JetBlue May Start Flying to Europe
The carrier just ordered 30 new planes it can equip for trans-Atlantic flights.
This article originally appeared on Money.com.
Frequent fliers may have another reason to celebrate: JetBlue is considering adding routes to Europe for the first time.
In an earnings call Tuesday, the mostly domestic carrier revealed that it is considering flights to Europe with the 30 new Airbus A321 planes it just ordered. JetBlue CEO Robin Hayes pointed out that trans-Atlantic flights currently “suffer from the same lack of competition and high fares” as cross-country routes in the U.S., the Wall Street Journal reported. The new single-aisle planes, which will be available in 2019, would include a new type of engine, extra fuel tanks and heavier landing gear. The list price for the order without the extra gear is about $3.6 billion.
JetBlue will have to decide by late 2017 whether it wants to configure the planes for longer flights. That’s because it could take up to a year to 18 months for the carriers to receive certification from the Federal Aviation Administration to fly such a long distance over water with only two engines, JetBlue’s CEO said Tuesday.
If it moves forward with the plan, JetBlue would join Canada’s WestJet Airlines Ltd., Iceland’s WOWAir and Norwegian Air in challenging major U.S. and European Airlines that have commanded the lion’s share of the market. The increased competition could help bring down prices across the market.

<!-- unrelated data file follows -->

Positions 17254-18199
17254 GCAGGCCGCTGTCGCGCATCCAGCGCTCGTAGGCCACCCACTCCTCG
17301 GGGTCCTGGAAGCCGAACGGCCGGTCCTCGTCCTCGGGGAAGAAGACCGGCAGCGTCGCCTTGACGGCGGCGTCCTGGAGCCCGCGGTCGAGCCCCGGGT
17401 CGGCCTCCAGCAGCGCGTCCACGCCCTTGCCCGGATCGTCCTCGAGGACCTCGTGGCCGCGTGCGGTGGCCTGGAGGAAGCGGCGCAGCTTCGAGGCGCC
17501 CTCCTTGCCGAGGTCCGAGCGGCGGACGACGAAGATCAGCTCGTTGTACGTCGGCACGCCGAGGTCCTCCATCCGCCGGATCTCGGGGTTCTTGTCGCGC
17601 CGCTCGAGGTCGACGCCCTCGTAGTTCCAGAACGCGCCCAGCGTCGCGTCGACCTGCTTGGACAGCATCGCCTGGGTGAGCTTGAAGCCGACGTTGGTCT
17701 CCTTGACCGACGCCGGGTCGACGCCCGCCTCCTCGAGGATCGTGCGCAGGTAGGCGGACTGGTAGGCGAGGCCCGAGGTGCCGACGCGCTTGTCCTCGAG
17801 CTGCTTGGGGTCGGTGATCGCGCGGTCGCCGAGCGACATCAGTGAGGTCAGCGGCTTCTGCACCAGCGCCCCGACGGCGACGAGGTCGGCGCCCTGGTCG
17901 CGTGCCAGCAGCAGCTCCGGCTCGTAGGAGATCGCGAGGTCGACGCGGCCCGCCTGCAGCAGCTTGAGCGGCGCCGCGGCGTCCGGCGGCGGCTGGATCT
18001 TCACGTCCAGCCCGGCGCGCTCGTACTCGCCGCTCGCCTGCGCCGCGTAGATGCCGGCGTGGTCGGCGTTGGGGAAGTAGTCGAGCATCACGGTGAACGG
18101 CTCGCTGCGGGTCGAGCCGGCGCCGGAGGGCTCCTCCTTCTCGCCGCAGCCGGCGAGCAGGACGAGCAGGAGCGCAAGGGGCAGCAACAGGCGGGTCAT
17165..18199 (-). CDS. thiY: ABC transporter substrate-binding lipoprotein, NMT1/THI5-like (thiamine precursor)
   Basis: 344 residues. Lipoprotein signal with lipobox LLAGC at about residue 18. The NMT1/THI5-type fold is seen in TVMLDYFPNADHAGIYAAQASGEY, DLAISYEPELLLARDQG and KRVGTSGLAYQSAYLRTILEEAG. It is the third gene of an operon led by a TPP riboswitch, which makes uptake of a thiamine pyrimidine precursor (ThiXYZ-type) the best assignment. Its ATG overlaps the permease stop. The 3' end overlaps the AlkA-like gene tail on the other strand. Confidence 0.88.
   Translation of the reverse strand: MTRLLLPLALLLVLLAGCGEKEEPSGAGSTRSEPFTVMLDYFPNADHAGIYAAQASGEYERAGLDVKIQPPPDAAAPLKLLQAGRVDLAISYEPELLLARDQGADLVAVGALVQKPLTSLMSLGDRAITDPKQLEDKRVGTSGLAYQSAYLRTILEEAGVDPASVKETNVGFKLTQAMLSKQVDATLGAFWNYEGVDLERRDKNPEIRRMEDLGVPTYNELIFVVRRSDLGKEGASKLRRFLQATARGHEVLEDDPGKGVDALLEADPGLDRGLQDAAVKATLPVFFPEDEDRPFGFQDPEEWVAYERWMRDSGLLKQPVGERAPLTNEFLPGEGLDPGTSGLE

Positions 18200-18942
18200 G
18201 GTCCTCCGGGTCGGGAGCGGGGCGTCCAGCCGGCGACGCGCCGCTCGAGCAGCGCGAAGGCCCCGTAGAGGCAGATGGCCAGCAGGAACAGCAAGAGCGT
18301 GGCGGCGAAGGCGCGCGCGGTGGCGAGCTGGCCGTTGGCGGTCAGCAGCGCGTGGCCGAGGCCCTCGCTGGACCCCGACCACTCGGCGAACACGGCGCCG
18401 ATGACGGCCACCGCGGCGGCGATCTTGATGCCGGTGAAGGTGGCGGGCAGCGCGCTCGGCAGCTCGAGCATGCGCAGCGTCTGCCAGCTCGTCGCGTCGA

Transatlantic prices on low-cost carriers are already super low. Flights on WOWAir, for instance, begin at $99 one way between Newark airport (located a short train ride from New York City) and Reyjavik, Iceland. Similarly, Norwegian Air flights start as low as $169 one way between JFK Airport in New York and Oslo and $189 for non-stop flights from Oakland, Calif. to Stockholm, Sweden.
Of course, flying a discount airline has its tradeoffs. Low-cost carriers encourage customers to book with super cheap prices and slap on a number of fees afterward, for seemingly standard amenities like food and seat reservations. You’re also limited by the availability of cities.
While JetBlue has traditionally been a favorite airline for its customer-first policies, it angered some fliers in 2014 when it announced it would reduce average legroom and introduced a new fare structure that meant that passengers buying the lowest-price tickets would have to pay extra to check luggage.
JetBlue’s revelation that it’s considering transatlantic flights comes on the heels of a strong earnings report Tuesday. The budget airline’s profits rose 18.5% to $180 million as it benefited from lower fuel costs.